When looking for a contemporary door one is hoping to find something a bit different to fit a modern interior, something that will blend in and add to the overall design.

When looking for a contemporary door one is hoping to find something a bit different to fit a modern interior, something that will blend in and add to the overall design. As with most things in life however, looks are not everything and making sure that a door is not only aesthetically pleasing but also robust requires a little research.

Selecting a contemporary door

To judge a wooden contemporary door’s quality from the customers’ perspective, one must first decide what function it needs to achieve. The selection of a wood door type is usually based upon several criteria. Within a home situation this might begin with visual appearance. Will the chosen door fit in with a particular décor or design theme? Is it the right timber finish, the right colour, the right pattern? Aesthetic appeal is usually a very important factor within the decision making process. But quality doesn’t necessarily always link to appearance does it?

When judging quality one might be best advised to think at a more practical level. Is the product sufficiently robust to have a reasonable lifespan? Will it stand up to heavy use or will it need to be replaced in the short-term. Many popular doors are manufactured with what are known as cellular or hollow cores. Whilst this keeps the purchase price of the product lower, these door types are more susceptible to impact damage in regular use. By the same token, a solid core door may be more robust, but is it so heavy that it requires the fitting of heavy duty hinges to support its weight, or in the extreme scenario, can the joiner lift it safely when hanging it?

Contemporary door construction

A key factor not always considered by the purchaser of a contemporary door is how the door will perform in use. Whatever its appearance or method of construction, a door is primarily designed to be opened and closed to form a barrier between rooms. As such it must remain flat and square within its frame so that it can be opened and closed repetitively to perform its basic function. It is this area most of all where the door manufacturer has to get the ‘quality’ right. Many door purchasers will not necessarily understand, nor be interested in, how a wood door is manufactured. They would not ordinarily enquire specifically about what is (or is not) concealed inside the door. Often, purchasing decisions will be made on the basis of price and visual appeal first without sufficient thought being paid to quality of construction or level of specification. The supplier must think about these scenarios and strive to offer products that are not only affordable, but which represent value for money in the many and varied situations where doors might be used.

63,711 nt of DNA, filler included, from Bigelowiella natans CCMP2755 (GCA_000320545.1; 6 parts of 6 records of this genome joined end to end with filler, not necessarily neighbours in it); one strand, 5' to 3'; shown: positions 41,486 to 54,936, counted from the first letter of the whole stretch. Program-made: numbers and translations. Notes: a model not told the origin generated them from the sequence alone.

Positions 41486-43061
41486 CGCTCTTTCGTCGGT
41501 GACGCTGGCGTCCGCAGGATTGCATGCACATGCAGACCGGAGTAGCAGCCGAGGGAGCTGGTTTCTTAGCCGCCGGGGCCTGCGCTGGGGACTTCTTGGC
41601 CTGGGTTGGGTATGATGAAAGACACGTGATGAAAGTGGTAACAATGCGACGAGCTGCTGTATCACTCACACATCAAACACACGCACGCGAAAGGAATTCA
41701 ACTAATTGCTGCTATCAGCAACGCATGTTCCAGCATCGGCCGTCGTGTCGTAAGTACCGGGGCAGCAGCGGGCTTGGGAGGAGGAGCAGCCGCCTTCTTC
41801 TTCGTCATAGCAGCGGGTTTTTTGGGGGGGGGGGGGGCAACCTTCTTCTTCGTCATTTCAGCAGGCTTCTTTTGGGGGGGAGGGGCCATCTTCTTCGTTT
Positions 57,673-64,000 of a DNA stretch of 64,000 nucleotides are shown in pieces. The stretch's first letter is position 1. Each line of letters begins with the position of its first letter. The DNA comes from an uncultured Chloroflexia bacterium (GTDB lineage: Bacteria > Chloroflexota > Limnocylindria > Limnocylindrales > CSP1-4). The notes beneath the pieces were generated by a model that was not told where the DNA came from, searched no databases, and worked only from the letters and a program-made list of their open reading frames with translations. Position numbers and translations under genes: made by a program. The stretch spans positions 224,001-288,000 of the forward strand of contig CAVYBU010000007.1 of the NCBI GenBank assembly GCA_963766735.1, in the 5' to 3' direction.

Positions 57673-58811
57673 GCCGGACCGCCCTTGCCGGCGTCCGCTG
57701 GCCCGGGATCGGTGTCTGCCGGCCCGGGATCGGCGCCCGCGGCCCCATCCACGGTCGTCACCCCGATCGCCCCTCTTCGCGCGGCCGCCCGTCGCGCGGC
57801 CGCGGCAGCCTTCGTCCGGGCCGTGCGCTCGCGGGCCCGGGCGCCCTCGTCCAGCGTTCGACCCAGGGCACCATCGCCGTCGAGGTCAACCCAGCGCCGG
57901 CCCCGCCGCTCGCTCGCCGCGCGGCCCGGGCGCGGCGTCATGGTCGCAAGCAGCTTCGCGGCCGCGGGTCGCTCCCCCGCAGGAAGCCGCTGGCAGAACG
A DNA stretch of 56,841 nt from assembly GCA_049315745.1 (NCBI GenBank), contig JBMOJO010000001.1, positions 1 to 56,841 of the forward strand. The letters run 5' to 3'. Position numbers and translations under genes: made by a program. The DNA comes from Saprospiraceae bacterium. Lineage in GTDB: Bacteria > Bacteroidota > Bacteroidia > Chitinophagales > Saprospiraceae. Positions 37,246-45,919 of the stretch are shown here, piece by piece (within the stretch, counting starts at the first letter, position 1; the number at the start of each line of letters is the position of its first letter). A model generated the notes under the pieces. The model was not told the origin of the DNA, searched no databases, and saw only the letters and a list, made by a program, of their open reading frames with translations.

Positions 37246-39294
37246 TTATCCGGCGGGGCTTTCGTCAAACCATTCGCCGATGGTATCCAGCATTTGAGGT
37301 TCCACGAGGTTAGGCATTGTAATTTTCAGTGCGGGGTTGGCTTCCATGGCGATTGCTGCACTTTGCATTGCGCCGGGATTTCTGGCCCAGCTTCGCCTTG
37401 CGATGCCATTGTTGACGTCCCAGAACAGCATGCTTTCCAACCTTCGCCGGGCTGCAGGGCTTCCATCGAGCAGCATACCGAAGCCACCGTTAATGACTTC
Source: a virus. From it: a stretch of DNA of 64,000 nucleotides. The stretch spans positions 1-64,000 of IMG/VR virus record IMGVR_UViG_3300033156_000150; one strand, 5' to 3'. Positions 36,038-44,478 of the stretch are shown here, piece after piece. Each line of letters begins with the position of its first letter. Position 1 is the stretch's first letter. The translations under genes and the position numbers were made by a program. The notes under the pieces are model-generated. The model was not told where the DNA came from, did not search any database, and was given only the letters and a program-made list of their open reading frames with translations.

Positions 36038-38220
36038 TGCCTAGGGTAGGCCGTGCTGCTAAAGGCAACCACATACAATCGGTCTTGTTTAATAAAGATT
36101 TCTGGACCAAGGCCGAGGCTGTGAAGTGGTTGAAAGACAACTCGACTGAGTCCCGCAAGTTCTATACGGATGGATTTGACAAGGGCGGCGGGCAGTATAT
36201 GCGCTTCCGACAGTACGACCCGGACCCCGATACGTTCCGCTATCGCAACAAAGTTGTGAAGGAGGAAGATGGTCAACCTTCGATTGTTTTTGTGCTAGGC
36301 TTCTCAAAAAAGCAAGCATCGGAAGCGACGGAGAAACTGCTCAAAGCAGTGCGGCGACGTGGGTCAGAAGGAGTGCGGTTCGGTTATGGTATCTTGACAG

As well as the internal composition of the door, what about its surface finish? Nowadays, many doors are supplied pre-finished as standard? Is the surface finish scratch resistant? Can it be recoated in the future? Does it require regular maintenance?

Specification detail and method of finishing can have an enormous effect upon the price of wooden doors. Two doors apparently identical in appearance can easily have very different price points based upon how they are constructed or the formulation of finish used.

Contemporary door quality

Warranties issued with contemporary doors can often give some insight into the overall quality or suitability of a door in a particular situation. Most wooden doors are issued with a degree of warranty in some form or other. However, taking a look at the exclusion clauses and understanding just what is covered by a warranty is very important. It is also worth remembering that a wood door’s on-going performance can often be affected by how well it has been installed. Have the appropriate number of hinges been used relative to the door’s weight? Has the correct type of paint or seal been used to protect the surface of the door from dirt, grease or ambient moisture? The best quality product can easily be spoilt through a lack of good practice at the point of installation.

When choosing a wooden door for use within the modern built environment, solid wood in the traditional sense is sometimes not the best solution with regards to quality. Composite or engineered components used in a contemporary door, rather than boards of solid wood, make sense from the commercial point of view as they generally utilise the wooden raw material in a more efficient way to reduce waste, with the added benefit of lower prices for the finished product. More importantly from the quality point of view, most of the natural stresses that exist within the fibres of a solid plank of wood are removed when engineered timber components are used, radically improving the stability of the finished wooden contemporary door.

As we have seen, selecting a contemporary door is more complex than might appear. The answer is always to go to a reputable door supplier like J B Kind who have a wide range of wooden doors in a variety of style and wood finishes.

Ian Wright is the author of this article on contemporary doors. Find more information, about internal wood doors here

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